WordPress SEO Without a Plugin?

Let's break down the reasons why doing WordPress SEO without a plugin is a really lousy idea.

by Ryan Sullivan

SEO | WordPress

Reading Time | 5 min

WordPress SEO without a plugin is a topic I’ve seen floated quite a bit recently. It’s actually part of a growing trend caused by misinformation and half-truths. If you think that disabling your WordPress SEO plugin in favor of something like this is a good idea, I think you might be a bit misinformed.

Let’s break down the reasons why doing WordPress SEO without a plugin is a really lousy idea.

Code in Themes is No More Efficient than Code in Plugins

If you think that moving away from an SEO plugin is somehow going to improve your site performance, you’re wrong. Unless you’re using an SEO plugin that is poorly coded or loaded with bloated features, switching to a method that runs inside your theme’s functions.php file is not going to help anything.

Our friend Austin Gunter wrote a great post about plugins and site speed. In his post, he dispels some of the myths that have been floating around the WordPress community for years. Basically, the quality of the code is what matters. Where the code lives or how much of it exists are not the problems. If you’re worried about performance, make sure you’re using a high-quality SEO plugin.

If You Switch Themes, You’ll Lose Your SEO Settings

One of the primary reasons that SEO plugins exist is because SEO is not something that should be directly tied to the theme you’re using at the moment. Your WordPress theme should handle only the most basic functionality related to displaying your content. Themes are not meant to be applications and they’re not meant to do tons of complex stuff. That’s what plugins are for.

Most websites switch their themes fairly regularly. Design trends change, company goals change… lots of things change. If you load up your theme with a ton of custom functionality such as SEO or custom post types, it’s going to be that much more difficult (and expensive) to switch themes. Do you really want to create more work for yourself and waste money? No, I didn’t think so.

The Non-Plugin Solutions All Really Suck

So if you somehow get past the first two issues and decide you don’t really care about them, there’s still one big problem. All of the WordPress SEO without a plugin solution being passed around right now is useless. This one in particular is completely ridiculous. Let’s go through the code and see what each bit actually does…

Meta Keywords? Are you F#)%ing Kidding Me?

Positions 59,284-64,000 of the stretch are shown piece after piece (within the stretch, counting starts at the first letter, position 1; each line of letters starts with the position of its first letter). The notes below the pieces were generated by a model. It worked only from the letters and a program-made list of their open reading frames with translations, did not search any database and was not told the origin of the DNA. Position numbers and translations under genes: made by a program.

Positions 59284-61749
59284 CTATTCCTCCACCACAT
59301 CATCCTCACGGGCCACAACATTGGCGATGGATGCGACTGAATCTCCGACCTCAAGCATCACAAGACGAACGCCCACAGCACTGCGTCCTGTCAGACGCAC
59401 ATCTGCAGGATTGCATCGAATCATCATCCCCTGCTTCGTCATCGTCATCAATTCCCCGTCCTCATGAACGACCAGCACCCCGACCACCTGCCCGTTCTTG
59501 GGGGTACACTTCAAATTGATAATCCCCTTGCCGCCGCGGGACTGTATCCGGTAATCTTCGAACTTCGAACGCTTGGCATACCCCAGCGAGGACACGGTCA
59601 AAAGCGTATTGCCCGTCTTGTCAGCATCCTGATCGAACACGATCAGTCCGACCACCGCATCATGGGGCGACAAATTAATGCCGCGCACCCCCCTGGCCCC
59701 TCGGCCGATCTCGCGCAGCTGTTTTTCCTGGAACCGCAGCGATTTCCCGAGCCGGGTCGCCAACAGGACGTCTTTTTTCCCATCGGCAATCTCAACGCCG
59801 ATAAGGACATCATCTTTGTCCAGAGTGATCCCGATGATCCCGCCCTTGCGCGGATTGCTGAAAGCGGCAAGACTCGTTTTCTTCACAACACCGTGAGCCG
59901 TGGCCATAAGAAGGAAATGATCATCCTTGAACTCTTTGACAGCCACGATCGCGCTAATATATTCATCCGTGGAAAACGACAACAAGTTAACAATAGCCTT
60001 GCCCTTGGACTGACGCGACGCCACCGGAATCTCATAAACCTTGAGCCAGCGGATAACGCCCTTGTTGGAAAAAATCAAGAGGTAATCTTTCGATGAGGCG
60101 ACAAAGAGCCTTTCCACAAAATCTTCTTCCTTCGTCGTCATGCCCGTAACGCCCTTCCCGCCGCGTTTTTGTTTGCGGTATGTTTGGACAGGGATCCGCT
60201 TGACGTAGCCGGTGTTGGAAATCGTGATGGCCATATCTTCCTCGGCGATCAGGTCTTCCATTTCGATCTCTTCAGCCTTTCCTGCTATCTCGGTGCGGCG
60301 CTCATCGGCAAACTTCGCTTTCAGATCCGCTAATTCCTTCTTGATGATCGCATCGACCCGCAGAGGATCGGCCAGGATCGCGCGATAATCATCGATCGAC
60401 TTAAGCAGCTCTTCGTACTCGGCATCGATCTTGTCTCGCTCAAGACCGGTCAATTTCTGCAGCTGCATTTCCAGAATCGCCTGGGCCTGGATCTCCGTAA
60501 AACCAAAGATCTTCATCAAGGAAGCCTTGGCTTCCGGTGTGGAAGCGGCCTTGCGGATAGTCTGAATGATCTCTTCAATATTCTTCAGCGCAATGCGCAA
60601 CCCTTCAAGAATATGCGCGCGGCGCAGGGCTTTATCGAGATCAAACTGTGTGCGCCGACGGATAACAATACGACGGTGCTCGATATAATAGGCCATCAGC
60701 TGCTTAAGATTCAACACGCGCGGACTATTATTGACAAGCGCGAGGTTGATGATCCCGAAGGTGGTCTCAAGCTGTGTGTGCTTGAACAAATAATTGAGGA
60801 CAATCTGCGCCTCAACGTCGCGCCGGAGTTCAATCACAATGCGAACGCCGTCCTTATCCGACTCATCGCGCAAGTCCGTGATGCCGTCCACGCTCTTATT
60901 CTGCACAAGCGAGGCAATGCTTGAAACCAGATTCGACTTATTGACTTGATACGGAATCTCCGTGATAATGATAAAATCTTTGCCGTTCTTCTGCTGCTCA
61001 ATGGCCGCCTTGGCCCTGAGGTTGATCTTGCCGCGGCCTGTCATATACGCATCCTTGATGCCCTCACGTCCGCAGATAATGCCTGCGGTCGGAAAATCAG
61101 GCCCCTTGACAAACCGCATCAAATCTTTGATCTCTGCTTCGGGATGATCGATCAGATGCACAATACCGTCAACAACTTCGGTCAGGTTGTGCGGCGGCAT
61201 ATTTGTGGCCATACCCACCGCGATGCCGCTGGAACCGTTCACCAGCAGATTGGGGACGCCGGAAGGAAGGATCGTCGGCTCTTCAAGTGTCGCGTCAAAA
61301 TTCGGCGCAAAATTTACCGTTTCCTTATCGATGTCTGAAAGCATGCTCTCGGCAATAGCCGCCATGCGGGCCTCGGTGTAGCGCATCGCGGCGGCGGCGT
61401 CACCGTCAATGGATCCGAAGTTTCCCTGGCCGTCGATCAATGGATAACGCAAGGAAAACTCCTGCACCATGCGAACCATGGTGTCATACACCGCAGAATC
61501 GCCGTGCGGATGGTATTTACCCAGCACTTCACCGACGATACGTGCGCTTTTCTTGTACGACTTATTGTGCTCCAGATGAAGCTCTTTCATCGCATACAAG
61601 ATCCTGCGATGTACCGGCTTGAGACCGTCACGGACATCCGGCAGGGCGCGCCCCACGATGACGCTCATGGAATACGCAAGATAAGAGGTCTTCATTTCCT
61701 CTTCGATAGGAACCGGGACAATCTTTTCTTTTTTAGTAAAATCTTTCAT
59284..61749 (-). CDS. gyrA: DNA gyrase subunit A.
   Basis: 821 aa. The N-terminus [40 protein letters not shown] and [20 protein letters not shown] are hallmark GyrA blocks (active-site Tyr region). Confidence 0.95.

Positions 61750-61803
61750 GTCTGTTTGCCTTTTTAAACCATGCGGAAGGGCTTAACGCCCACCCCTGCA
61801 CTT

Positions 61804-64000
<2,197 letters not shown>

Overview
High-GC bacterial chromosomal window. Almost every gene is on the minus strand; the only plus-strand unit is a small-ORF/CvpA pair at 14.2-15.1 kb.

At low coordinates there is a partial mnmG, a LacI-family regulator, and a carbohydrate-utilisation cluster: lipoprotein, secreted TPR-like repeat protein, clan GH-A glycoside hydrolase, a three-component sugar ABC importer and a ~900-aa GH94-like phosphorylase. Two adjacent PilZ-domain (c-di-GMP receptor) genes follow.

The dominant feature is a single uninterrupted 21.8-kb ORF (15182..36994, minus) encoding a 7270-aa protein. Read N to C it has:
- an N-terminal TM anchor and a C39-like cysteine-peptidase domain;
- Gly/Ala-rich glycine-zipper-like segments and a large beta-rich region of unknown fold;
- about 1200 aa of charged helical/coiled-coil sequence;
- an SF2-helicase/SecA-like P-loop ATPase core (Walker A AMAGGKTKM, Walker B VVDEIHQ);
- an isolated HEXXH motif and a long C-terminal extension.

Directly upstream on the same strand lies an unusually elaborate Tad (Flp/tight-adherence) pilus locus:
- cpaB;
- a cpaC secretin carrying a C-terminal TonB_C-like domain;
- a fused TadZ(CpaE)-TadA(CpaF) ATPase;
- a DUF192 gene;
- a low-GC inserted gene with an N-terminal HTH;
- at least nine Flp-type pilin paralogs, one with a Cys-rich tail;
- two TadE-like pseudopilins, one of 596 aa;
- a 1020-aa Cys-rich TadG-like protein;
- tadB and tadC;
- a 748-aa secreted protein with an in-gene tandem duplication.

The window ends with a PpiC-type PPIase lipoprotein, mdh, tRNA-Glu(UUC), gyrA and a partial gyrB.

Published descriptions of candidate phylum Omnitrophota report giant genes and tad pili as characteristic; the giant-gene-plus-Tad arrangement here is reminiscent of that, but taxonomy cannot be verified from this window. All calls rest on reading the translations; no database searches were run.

That’s right. The first part of this non-plugin SEO solution is for adding meta keywords to your website. Awesome! Apparently, we’ve gotten in a time machine and headed back to the year 2002. I wonder why nobody bothered to tell me. Not only that, if you don’t manually set your own batch of keywords, it’s going to pull every tag and category on your site and blast them into the meta keywords tag. Kickass.

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Oh, Joy! Auto-Generated Page Descriptions!

So as we continue through this awesome code snippet, we find that now our site will be automatically generating descriptions for every piece of content on the site. In fact, all of your archive pages will be displaying duplicate descriptions pulled from your global site description in the WP Admin settings. If you know anything about SEO, you know that the meta description is one of the most important parts of your content. You need to handcraft these things to catch the attention of people in the SERPs.

Blasting out auto-generated descriptions with no ability to override them isn’t going to do anything for you. In fact, it’ll probably wind up hurting you. If you’re not going to bother writing unique descriptions, you may as well let Google generate them for you. I can guarantee you they’ve put more thought into it than this.

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NoIndex All The Things! #Winning

This just keeps getting better. Choosing which content to noindex is a very delicate process and needs to be handled by someone who understands the site content, architecture, and audience. This is not something you want to just set and forget. I should also point out that this script has again completely ignored custom post types. If you use this, don’t be shocked if large segments of your site start to fall out of the index…

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Oh, Fantastic. Now We’re Automating Page Titles?

I’m seriously glad we’re at the end of this script because I don’t think I can take much more of this. First of all, WordPress will already generate readable page titles out of the box, and slapping things like “Tag Archive” into them isn’t going to help you rank. Second of all, if you think that site-wide automated page titles and SEO belong in the same sentence, I think you need to read this. There’s a reason Yoast’s plugin puts so much emphasis on the page title. It’s pretty damn important.

All the options and features in the most popular SEO plugins aren’t there by happenstance or for shits and giggles. They exist because they need to be there in order for you to rank your content. Applying the same options to every page title on your site is even more insane than automating your meta descriptions. Not only do you need to write titles that grab attention in the SERPs, but you also need to make sure you’ve got your keyword phrase added correctly too.

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Well, I hope that I’ve convinced you to stick with one of the popular SEO plugins instead of trying to implement a WordPress SEO without a plugin solution. I realize this post has been kind of harsh and I honestly hope that the original author isn’t too offended by it, but I think it was warranted.

If people start switching over to solutions like this it could hurt their business. Real people could lose real money and I think that’s worth getting a little upset about. If you agree or disagree with anything I’ve said, I’d love to hear your thoughts in the comments. I promise the next post will be less ranty. 🙂